Archive for November 2014
University computer science courses are failing to make clear the need to develop skills in cybersecurity, leaving the UK with a shortage of experts
This is according to a paper published jointly last week by the Council of Professors and Heads of Computing and (ISC)2, the International Information Systems Security Certification Consortium.
“Twenty years ago very few courses paid any significant attention to security, and the situation has started to change, albeit slowly,” says “Perspectives: Integrating Cybersecurity into Computer Science Curricula”.
This is despite “a growing voice from industry that cybersecurity knowledge should be core to the disciplines of computing and information technology”, meaning such skills should therefore be “a key element of the computing and computer science curriculum, particularly at the undergraduate level”.
Currently most institutions offer computer science courses in which there is one module or unit – approximately 5 per cent of the total credits – dedicated to cybersecurity in a three-year degree, the paper claims.
It also notes that graduates find it difficult to enter the cybersecurity industry because “the supervisory cost of placements is very high for companies to take on many graduates of any kind in cybersecurity roles”.
“Academia must look at its curricula and accreditation requirements,” said Liz Bacon, president of the Chartered Institute for IT, adding it was also incumbent on industry to accept more trainees and placement students.
She said that more sandwich placements needed to be made available, and that lecturers could not single-handedly boost interest in cybersecurity among students, and that “talks from external speakers” and “war stories” from industry were more likely to excite students.
“It is not enough to integrate technical cybersecurity subjects into computing degrees as cybersecurity is an increasingly a diverse discipline, requiring a mix of business savvy, soft skills and technical skills for varied roles,” added Adrian Davis, managing director (Europe, the Middle East and America) of (ISC)2.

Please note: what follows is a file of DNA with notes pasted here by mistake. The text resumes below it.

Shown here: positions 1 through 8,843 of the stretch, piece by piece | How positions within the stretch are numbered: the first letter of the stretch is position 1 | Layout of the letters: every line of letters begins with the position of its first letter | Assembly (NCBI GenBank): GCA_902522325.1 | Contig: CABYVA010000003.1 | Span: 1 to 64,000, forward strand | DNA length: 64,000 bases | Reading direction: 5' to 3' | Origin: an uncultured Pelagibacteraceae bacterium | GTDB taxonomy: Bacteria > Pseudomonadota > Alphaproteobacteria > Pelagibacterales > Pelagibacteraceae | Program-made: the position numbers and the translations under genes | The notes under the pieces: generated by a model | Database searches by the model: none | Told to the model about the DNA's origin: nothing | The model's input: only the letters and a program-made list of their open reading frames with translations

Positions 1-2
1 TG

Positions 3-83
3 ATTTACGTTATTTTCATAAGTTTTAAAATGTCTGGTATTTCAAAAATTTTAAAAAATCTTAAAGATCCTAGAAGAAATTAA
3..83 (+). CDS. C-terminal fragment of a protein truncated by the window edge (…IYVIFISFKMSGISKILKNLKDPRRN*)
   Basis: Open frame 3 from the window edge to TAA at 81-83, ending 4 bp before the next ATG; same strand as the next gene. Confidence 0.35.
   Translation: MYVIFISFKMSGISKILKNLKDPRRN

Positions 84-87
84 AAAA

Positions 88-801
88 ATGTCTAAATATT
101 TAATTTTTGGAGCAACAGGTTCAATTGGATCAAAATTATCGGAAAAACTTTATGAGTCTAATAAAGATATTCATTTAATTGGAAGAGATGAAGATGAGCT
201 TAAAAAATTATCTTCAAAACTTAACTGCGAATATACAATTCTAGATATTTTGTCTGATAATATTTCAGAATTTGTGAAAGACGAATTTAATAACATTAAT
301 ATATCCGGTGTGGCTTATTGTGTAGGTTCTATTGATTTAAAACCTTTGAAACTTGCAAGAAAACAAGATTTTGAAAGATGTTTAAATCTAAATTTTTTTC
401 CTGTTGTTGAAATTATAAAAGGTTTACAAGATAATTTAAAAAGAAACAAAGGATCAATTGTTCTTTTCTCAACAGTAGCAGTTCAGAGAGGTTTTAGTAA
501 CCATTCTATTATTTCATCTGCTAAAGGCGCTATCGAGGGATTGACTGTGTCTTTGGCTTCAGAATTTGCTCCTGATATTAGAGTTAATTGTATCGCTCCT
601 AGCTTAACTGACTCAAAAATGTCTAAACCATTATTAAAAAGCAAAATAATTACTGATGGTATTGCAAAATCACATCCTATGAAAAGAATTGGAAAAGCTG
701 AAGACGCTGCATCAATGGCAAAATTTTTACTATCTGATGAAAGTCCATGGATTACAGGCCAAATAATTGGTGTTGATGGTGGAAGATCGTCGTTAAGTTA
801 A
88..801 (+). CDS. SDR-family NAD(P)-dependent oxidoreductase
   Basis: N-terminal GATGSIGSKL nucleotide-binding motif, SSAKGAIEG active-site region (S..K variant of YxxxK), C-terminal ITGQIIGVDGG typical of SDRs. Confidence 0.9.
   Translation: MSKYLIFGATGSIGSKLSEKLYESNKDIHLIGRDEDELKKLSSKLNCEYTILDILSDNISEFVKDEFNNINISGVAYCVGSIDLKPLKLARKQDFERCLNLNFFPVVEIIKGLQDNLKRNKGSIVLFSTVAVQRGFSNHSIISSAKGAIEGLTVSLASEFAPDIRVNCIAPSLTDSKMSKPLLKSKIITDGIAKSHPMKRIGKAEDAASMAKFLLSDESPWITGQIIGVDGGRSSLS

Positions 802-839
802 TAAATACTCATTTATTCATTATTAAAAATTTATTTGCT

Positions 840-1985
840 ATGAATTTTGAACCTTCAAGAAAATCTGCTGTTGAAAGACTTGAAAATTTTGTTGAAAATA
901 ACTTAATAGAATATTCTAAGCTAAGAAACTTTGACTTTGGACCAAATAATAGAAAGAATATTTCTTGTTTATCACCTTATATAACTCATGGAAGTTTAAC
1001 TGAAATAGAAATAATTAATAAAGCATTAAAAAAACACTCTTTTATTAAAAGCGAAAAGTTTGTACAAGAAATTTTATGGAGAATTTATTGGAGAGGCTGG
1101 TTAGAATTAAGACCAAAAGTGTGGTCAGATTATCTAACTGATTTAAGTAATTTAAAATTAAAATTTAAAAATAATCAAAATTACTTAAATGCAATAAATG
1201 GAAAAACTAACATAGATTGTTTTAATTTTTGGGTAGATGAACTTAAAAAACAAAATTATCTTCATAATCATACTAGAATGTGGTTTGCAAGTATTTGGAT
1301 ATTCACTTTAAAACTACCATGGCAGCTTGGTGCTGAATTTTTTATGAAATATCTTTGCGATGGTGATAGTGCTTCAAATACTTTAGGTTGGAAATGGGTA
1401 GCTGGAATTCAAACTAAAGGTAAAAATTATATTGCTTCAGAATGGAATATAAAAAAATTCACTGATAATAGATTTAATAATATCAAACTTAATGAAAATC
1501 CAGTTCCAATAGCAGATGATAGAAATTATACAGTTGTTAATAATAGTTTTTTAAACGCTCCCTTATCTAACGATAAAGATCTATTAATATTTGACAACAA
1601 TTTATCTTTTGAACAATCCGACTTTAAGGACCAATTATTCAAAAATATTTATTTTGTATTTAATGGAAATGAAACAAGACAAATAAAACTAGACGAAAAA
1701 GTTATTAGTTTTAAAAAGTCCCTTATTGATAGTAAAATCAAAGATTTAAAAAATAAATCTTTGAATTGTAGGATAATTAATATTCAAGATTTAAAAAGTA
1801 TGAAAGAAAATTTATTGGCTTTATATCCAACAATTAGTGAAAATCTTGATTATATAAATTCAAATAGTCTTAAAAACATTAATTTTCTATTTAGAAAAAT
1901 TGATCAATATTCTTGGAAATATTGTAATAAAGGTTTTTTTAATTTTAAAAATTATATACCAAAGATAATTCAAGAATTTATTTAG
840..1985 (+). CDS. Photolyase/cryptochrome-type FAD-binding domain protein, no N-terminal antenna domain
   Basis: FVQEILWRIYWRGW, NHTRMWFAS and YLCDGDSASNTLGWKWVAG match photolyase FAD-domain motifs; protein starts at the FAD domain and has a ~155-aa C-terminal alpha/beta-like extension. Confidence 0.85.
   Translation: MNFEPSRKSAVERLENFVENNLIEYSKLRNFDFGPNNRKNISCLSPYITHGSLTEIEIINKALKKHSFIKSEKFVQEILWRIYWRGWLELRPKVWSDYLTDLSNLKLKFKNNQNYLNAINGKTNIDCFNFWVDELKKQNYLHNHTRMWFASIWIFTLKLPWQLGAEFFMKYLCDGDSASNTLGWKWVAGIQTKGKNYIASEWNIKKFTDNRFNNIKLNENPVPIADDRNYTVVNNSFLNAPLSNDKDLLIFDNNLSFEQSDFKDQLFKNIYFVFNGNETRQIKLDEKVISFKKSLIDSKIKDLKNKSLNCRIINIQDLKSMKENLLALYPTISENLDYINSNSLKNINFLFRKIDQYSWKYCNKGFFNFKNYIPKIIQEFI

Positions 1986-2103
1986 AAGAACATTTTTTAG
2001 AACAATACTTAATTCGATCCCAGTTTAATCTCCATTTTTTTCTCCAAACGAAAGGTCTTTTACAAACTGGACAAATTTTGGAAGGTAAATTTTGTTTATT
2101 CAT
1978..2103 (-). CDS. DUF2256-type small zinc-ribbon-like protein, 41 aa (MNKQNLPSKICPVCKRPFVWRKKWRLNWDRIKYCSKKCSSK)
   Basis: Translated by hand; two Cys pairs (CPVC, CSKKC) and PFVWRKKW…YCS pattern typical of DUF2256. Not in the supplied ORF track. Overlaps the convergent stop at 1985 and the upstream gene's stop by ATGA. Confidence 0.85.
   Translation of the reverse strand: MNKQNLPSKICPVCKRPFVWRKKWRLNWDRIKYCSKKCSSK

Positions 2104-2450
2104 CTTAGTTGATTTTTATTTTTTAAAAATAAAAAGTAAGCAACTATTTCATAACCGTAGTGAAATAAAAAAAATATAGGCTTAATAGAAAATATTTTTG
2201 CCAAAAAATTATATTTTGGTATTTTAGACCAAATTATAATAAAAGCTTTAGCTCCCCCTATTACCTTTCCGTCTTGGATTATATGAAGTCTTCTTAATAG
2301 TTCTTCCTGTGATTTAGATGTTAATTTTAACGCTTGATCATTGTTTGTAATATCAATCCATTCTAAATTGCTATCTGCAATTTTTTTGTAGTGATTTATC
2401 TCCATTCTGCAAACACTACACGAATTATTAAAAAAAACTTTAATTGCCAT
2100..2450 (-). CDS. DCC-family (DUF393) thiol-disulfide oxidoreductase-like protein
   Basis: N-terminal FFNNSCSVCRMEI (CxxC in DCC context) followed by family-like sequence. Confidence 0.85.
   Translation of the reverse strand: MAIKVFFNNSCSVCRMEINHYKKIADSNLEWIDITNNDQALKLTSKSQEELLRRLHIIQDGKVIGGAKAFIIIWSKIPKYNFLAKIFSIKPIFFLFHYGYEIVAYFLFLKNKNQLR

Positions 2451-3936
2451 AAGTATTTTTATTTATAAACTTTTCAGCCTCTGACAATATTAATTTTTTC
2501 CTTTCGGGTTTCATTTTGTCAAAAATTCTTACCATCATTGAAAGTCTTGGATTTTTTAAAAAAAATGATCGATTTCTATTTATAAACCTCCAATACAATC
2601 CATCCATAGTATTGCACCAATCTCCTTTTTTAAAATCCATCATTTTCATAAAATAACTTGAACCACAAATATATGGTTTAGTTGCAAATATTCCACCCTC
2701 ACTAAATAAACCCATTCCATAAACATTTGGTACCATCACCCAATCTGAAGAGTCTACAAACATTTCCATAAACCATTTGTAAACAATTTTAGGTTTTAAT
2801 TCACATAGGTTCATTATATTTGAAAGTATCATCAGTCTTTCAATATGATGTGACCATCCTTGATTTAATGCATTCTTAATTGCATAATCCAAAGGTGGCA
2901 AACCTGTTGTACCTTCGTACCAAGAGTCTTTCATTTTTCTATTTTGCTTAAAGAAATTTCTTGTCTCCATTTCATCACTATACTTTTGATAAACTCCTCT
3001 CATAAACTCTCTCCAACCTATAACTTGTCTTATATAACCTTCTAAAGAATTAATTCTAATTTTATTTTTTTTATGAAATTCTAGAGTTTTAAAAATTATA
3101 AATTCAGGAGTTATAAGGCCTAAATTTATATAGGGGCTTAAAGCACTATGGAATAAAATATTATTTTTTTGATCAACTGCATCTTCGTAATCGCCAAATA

“Universities have a real opportunity to include and make explicit reference to cybersecurity topics within many degrees.”
In August, the first GCHQ-certified master’s courses were unveiled, with Edinburgh Napier University, Lancaster University, the University of Oxford and Royal Holloway, University of London, among those accredited.
Saturday, 29 November 2014
Posted by Unknown
Making Malware cleanup easier
You'll find a recommendation to install software to detect and clean up malware in almost any security guide. Although a single product isn't sufficient to defend against all modern security threats, the general recommendation persists because the technology remains effective in blocking categories of known threats and cleaning up malware infections if they find their way onto your computer. Since resolving a malware problem is a little bit different each time, we're committed to working with our partners to give people on Facebook the help they need in keeping their information secure.
Our goal is to make it easier for people to find and use the right technology to better protect their devices. We've worked with F-Secure and Trend Micro to incorporate free anti-malware software downloads directly into our existing abuse detection and prevention systems. These are the same systems that help us block malicious links and bad sites from among the trillions of clicks that take place every day on Facebook.
How to Unlock Pattern Locks on Android Devices
Nowadays many android phone users use the inbuilt “pattern locks” as a security to their phones. But the main problem with it is that, if you forget the pattern you used and you try out many wrong attempts, it gets locked permanently. So, just follow these simple steps to unlock pattern locks on your android device and use it again free of cost.
Unlock using Google Account :
1) Switch off the phone.
Monday, 10 November 2014
Posted by Unknown